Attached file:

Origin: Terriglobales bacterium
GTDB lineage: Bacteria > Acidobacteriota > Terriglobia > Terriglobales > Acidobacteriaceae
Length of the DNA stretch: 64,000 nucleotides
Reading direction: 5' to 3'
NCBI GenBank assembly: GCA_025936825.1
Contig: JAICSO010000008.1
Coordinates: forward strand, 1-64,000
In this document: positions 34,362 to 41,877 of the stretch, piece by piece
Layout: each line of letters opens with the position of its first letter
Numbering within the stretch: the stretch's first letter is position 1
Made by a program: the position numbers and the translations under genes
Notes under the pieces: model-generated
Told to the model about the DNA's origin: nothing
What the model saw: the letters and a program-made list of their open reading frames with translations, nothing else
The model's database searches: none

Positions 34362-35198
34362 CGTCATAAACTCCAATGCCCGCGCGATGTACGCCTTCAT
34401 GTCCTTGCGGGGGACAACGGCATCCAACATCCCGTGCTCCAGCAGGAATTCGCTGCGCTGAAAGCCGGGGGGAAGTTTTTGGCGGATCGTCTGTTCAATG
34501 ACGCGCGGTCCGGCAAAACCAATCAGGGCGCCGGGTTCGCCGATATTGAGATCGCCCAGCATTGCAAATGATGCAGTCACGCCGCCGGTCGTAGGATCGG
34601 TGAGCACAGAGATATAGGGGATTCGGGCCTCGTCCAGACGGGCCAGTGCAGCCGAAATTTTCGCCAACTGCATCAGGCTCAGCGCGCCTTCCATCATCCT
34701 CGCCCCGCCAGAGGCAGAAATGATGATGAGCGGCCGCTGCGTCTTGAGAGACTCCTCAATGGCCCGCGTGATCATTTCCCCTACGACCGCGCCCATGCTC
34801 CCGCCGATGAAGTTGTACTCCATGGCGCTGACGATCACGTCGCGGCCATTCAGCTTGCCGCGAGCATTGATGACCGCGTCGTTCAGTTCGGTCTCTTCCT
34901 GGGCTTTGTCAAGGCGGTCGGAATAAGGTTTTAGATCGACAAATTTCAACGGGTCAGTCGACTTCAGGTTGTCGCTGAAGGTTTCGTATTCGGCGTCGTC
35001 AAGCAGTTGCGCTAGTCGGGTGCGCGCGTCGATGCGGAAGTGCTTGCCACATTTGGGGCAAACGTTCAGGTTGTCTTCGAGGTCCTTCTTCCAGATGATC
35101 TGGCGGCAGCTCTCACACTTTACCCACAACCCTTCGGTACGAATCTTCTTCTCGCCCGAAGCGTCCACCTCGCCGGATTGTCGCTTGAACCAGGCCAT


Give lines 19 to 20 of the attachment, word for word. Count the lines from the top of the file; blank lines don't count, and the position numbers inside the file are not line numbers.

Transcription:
34501 ACGCGCGGTCCGGCAAAACCAATCAGGGCGCCGGGTTCGCCGATATTGAGATCGCCCAGCATTGCAAATGATGCAGTCACGCCGCCGGTCGTAGGATCGG
34601 TGAGCACAGAGATATAGGGGATTCGGGCCTCGTCCAGACGGGCCAGTGCAGCCGAAATTTTCGCCAACTGCATCAGGCTCAGCGCGCCTTCCATCATCCT